The transnational arrest or murder of dissidents has a chilling effect, Freedom House says.

"Even those who are not directly targeted may decide based on the threat against their community to remain silent," the group says. "This is true of the most extreme violence: a single killing or rendition sends ripples throughout a huge circle of people."

Belarus's actions could set a dangerous precedent.

Belarus showed a disregard for international law and aviation rules in its arrest of Protasevich, Weiner says.

"The concern is that if those rules are not abided by or there don't appear to be costs for disregarding those rules, then other people will decide, well, maybe I will find it to be convenient to violate the rules," he says.

In the past decade, the world has seen "a decline in democracy and a rise in authoritarianism," Weiner says. What's happening in Belarus is an example of this, he adds.

The international community needs "a firm and effective response to transnational acts of repression across borders," to discourage other governments from emulating Lukashenko, English says.

That concern prompted leaders from Western nations on Monday to swiftly denounce the actions and demand the release of Protasevich.

The European Union on Monday called on all airlines based in the bloc to avoid flying through Belarusian airspace. The EU also asked the European Council to ban Belarus-based airlines from flying through EU airspace or landing at its airports. Additionally, the leaders called on the council to adopt further targeted economic sanctions against Belarusian officials.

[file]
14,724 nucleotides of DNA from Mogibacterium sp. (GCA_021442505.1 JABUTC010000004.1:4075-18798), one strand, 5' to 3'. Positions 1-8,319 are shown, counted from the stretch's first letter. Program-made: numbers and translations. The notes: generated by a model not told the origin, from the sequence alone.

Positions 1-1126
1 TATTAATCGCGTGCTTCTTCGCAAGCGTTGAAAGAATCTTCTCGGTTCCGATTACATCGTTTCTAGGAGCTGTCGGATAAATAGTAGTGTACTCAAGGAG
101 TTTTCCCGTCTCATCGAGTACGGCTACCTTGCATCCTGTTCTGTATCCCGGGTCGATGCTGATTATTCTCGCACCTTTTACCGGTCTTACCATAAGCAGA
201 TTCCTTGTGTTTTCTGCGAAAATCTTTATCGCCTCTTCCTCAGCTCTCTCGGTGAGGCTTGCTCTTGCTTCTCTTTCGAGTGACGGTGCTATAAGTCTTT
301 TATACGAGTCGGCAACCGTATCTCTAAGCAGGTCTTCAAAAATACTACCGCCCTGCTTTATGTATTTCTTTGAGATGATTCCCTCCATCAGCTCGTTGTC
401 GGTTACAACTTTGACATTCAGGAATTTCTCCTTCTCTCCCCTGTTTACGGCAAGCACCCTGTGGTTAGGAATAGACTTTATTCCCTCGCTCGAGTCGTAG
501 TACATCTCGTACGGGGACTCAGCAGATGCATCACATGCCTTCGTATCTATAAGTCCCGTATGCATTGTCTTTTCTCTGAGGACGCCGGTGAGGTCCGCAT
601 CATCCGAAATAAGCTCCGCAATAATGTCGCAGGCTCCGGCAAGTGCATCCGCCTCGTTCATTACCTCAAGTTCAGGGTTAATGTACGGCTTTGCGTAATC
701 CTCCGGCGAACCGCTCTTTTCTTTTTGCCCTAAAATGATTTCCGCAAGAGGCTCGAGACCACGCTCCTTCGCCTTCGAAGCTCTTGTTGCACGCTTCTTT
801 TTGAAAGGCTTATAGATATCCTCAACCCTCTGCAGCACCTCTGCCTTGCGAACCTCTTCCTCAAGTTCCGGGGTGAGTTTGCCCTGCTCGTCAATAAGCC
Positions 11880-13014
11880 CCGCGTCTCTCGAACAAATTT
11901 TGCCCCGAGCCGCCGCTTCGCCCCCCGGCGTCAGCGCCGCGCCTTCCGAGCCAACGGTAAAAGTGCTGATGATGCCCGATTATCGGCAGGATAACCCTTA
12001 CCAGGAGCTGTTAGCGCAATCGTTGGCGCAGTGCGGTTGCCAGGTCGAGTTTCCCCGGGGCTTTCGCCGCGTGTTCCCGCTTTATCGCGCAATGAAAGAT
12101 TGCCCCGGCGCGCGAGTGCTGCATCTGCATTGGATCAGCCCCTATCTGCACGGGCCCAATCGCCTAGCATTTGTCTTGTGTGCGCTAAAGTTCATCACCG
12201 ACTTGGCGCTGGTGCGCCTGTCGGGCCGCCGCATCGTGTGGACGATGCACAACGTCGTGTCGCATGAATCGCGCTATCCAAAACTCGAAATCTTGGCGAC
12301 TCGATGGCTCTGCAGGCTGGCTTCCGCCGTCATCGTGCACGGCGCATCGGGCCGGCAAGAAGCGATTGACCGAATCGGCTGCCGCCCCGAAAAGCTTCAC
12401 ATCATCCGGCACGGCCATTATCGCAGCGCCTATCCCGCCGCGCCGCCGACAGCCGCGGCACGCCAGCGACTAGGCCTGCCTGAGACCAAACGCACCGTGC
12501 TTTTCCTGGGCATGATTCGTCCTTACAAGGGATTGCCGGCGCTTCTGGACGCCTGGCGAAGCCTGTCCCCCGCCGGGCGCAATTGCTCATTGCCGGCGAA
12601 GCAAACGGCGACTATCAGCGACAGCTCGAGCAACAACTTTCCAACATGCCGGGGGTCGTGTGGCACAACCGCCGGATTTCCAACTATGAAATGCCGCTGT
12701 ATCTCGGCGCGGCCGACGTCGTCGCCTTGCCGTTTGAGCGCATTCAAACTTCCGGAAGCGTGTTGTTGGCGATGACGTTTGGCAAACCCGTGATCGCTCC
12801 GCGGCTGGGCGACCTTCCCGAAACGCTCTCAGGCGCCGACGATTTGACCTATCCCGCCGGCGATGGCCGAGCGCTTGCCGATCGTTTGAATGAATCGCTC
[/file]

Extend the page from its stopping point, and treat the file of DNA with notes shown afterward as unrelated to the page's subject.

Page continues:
"Ordinary citizens' lives were in danger," Ireland's minister for European affairs, Thomas Byrne, told NPR's All Things Considered. "This is wrong, it's illegal and quite frankly it could happen to any of us, so we cannot allow this to happen anywhere in the world."

This further complicates relations between Russia and the U.S.

Russia is a key ally of Belarus, and the incident comes at a time when President Biden is trying to stabilize relations with Moscow.

Though no direct connection has been made between Lukashenko's actions and Russia, the Kremlin is clearly showing support for Belarus. Russian Foreign Minister Sergei Lavrov told journalists on Monday that Belarus had treated the incident with an "absolutely reasonable approach," according to The Moscow Times. Margarita Simonyan, the head of Russian state-sponsored international television channel RT, tweeted that the hijacking makes her "envy" Belarus. Lukashenko, she wrote, "performed beautifully."

Biden labeled the arrest of Protasevich a "direct affront to international norms" and joined European allies in calling for an international investigation.

"There will come a huge round of pressure to do something really severe on Belarus," English says. "And that will include a lot of people calling for severe actions and more sanctions against Russia, just when Biden is trying to turn the corner with Russia."